In pagan days, there was a Lithuanian duke Kestutis who would announce to the Crusaders when and where he would fight them. And he always showed up on time. And he would berate them if they showed up late. They ended up respecting him greatly. I think that all put their cause in perspective and helped point to a deeper humanity.

I share an excerpt from Tony's draft. It's wonderful that he places his work in the Public Domain!

I have also created a link from our wiki page:

Thank you, Tony!


Andrius Kulikauskas Minciu Sodas http://www.ms.lt ms@ms.lt +370 (5) 264 5950 Vilnius, Lithuania

Anthony Judge wrote: > Greetings > > You may have some interest in the newly posted paper of mine > entitled: > > Global Struggle against Extremism: from "rooting for" extremism to > "rooting out" extremism > http://www.laetusinpraesens.org/musings/extreme.php > > Regards > > Tony

Mandelbrot Set

See also: DissipativeSystems

[http://www.laetusinpraesens.org/docs00s/cardrep.php Sustainability through the Dynamics of Strategic Dilemmas in the light of the coherence and visual form of the Mandelbrot set] by AnthonyJudge, 7 March 2005 | Draft

Methodological approach

The following points endeavour to provide a rationale for the approach taken:

In support of this approach, for example, Chris C. King (Fractal and Chaotic Dynamics in Nervous Systems, 1991) presents a review of fractal and chaotic dynamics in nervous systems and the brain, exploring mathematical chaos and its relation to processes, from the neurosystems level down to the molecular level of the ion channel.

Features of the M-set

See web resources in the above table.

The M-set can be divided into an infinite set of figures (typically represented as black, as in Figure 1) with the largest figure (in the center) being a cardioid. An (infinite) number of circles are in direct (tangential) contact with the cardioid -- but they vary in size, tending asymptotically to zero. Each of these circles has in turn its own infinite set of smaller circles in contact with it, and these surrounding circles also tend asymptotically in size to zero. Repeatedly indefinitely, this branching produces a fractal. In addition the M-set is characterized by filaments or tendrils within which some new cardioids appear, not attached to lower level "circles". [more]

Infinity is also treated as a fixed point since complex numbers near infinity (far from 0) stay near infinity (far from 0).

  • CriticalPoint: This is the starting point through which the dynamic function is tested to determine whether it results in connected or disconnected sets. It might be understood as the critical point through which the coherence of a discussion or an initiative is tested. It might also be understood in terms of kairos as the dramatic moment at which the future outcome of an interaction is effectively mapped out -- a moment of "destiny".


See also: MetaphoricalThinking, {{Knottedness}}, {{Questions}}

[http://www.laetusinpraesens.org/docs00s/coils.php Engaging with Questions of Higher Order: cognitive vigilance required for higher degrees of twistedness] by AnthonyJudge 23 October 2004 | Draft

This is an exploration of how significance is associated with being what is metaphorically described as "straight" (or droit in French) as opposed to being "bent", "twisted" or "warped" -- notably as in "going straight". Following the French, this may well be interpreted as "right-thinking". Specifically it is concerned with how higher degrees of "twistedness" are encountered in social interaction and in arguments in support of certain strategies. Is it reasonable to expect a straight anwer to a straight question under such circumstances? What might be the nature of questions and answers of higher order?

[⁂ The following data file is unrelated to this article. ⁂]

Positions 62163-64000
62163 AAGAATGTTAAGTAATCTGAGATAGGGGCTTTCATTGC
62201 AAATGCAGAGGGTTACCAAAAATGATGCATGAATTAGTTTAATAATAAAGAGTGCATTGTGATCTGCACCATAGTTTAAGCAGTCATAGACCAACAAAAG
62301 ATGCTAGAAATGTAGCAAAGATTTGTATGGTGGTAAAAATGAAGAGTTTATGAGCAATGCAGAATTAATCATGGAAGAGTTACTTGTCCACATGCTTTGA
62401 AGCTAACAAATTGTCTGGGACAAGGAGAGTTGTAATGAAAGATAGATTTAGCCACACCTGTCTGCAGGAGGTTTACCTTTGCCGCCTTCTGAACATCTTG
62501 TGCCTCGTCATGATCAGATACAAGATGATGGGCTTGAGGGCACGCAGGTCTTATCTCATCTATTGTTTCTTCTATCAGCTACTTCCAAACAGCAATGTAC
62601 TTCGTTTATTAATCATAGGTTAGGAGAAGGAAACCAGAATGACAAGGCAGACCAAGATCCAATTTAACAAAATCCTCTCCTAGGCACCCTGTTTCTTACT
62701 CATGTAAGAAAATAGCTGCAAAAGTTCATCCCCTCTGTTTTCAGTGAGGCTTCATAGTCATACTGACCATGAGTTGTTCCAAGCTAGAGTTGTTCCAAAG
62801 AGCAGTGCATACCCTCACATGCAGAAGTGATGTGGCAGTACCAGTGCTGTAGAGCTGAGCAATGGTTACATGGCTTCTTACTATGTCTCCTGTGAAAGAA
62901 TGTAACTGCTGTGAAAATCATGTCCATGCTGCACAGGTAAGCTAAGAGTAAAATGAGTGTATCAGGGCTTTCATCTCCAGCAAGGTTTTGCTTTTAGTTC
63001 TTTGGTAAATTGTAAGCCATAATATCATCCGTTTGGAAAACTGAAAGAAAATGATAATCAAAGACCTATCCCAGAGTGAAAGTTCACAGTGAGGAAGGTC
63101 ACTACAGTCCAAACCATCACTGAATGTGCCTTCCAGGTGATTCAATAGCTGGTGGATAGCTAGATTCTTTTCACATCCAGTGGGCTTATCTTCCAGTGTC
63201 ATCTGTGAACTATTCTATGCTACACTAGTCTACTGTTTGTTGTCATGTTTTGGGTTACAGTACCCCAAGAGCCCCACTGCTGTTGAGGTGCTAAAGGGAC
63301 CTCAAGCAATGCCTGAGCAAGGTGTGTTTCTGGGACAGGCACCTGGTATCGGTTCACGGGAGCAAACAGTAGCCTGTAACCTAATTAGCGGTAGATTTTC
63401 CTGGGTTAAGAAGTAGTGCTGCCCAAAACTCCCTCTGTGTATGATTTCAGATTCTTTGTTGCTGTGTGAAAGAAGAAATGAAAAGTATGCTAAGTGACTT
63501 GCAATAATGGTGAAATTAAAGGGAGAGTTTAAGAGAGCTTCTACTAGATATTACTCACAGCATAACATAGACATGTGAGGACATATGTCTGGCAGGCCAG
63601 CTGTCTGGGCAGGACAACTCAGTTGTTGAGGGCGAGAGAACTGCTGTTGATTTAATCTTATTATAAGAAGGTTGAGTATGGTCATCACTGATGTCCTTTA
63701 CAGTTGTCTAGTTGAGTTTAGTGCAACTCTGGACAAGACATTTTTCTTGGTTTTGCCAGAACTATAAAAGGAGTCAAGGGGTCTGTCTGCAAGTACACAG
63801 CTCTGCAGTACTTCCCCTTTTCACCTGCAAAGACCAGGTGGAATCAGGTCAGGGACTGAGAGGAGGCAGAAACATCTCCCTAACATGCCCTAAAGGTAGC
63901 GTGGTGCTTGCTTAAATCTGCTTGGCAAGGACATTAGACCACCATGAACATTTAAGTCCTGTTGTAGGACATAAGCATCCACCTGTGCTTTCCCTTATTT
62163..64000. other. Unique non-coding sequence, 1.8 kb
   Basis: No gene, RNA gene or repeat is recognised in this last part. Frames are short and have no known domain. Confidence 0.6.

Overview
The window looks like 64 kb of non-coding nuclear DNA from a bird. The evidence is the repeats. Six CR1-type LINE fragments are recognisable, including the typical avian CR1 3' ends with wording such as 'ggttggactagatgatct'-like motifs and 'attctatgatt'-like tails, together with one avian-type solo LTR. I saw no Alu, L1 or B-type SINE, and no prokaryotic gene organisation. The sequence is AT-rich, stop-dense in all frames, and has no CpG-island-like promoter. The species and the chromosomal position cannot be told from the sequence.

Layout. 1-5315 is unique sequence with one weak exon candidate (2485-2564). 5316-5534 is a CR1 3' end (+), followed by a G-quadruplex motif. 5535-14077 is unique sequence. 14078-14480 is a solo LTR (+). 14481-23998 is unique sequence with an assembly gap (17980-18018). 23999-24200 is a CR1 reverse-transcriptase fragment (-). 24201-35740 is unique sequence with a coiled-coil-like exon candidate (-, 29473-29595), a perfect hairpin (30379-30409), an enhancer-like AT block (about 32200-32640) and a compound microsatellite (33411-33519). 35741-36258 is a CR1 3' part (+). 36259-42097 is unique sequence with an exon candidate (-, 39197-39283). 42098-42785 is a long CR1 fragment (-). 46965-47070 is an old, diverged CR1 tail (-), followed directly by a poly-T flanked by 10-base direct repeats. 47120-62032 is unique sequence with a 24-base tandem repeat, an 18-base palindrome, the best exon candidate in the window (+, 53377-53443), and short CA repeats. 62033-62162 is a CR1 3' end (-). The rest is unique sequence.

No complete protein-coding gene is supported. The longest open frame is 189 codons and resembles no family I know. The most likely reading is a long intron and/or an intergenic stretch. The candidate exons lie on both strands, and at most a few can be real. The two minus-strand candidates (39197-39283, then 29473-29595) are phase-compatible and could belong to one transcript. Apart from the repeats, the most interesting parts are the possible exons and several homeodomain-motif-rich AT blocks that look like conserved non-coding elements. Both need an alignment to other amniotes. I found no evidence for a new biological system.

The aim in this exploration is to recognize how twistedness works and the conditions under which its complexity is of "positive", as opposed to "negative", significance. This argument aims to clarify the nature of more complex forms of understanding that may appear "twisted" to others and may, or may not, indeed be usefully associated with "richer" or "higher" forms of cognitive insight --whether exemplified by "holiness" or "perversion". The argument relates to structural insights summarized in a separate paper (Strategic Opportunities of the Twice Born: reflections on systemic camouflage of mass deception, 2004).

The approach here is through two lines of exploration. The first is through the extensive work on the phenomena of coiling and knottedness that are fundamental to magnetic, bio *** and specifically to DNA replication. The latter is related to the preoccupations of biosemiotics. In this connection, it is also appropriate to note here the importance of various forms of "coiling" in the symbolism of different cultures, whether the caduceus, the ourobouros, or more generally the coiled snake and its "satanic" associations dating back to Adam and Eve. The ambiguity of serpentine associations is illustrated by the symbolic status of Moses's Snake: "Just as Moses lifted up the snake in the desert, so the Son of Man must be lifted up, that everyone who believes in him may have eternal life" (John 3:1-16 ).

The second approach is through a review of current investigations into the taxonomy of questions and the insights of work of Arthur Young (The Geometry of Meaning, 1978; The Reflexive Universe, ***) as a template for interrelating higher order questions beyond conventional taxonomies..

Dvylikanaris protas

Anthony Judge: Union of Intelligible Associations: remembering dynamic identity through a dodecameral mind

Andrius nagrinėja